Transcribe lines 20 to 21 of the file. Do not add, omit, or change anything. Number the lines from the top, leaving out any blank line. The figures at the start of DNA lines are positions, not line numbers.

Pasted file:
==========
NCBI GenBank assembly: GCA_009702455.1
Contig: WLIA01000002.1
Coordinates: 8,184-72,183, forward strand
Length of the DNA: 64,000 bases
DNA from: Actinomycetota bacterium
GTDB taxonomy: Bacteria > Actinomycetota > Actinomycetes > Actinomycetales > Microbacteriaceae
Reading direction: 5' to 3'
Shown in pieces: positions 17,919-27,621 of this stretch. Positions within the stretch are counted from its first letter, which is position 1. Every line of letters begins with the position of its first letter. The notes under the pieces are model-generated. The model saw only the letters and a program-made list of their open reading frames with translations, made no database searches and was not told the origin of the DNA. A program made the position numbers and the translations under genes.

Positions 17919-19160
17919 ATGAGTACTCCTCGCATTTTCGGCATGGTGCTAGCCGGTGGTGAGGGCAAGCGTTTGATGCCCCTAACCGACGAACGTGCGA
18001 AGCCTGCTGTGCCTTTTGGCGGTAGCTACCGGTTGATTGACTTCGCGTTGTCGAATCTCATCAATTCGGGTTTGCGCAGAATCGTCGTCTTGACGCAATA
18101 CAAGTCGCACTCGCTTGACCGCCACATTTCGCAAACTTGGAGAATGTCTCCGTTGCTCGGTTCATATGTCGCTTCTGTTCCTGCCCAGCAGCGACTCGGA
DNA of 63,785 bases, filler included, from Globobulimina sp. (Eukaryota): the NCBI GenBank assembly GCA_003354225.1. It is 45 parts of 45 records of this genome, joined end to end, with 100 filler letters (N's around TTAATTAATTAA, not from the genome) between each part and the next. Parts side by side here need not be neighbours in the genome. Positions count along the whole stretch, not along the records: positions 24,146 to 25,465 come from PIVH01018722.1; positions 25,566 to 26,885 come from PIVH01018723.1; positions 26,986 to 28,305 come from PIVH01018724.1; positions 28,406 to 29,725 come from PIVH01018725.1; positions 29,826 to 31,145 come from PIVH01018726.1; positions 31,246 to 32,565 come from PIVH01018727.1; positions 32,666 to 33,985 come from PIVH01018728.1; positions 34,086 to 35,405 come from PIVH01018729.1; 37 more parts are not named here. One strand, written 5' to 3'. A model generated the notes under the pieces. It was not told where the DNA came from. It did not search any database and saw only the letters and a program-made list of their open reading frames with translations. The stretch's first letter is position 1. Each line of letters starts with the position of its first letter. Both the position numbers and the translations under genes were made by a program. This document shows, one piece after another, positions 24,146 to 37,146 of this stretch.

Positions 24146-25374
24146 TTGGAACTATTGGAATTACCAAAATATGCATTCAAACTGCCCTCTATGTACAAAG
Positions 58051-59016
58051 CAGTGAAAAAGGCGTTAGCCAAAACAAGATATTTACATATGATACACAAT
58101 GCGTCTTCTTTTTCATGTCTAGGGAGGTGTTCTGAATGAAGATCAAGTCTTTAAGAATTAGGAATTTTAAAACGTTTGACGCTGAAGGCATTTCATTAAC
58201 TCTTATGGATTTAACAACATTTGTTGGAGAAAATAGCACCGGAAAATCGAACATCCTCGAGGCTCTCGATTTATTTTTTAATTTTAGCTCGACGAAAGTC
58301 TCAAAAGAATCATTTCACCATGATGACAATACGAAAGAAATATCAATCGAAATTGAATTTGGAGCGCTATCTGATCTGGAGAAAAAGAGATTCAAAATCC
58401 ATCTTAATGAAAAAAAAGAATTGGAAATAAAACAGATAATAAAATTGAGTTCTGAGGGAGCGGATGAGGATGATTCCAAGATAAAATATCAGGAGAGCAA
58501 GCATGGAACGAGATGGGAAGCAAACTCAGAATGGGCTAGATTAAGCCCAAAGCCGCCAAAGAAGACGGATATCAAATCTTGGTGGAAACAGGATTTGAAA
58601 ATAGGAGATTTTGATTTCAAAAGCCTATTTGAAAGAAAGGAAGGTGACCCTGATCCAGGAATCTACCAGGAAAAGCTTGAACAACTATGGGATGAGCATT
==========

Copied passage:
58301 TCAAAAGAATCATTTCACCATGATGACAATACGAAAGAAATATCAATCGAAATTGAATTTGGAGCGCTATCTGATCTGGAGAAAAAGAGATTCAAAATCC
58401 ATCTTAATGAAAAAAAAGAATTGGAAATAAAACAGATAATAAAATTGAGTTCTGAGGGAGCGGATGAGGATGATTCCAAGATAAAATATCAGGAGAGCAA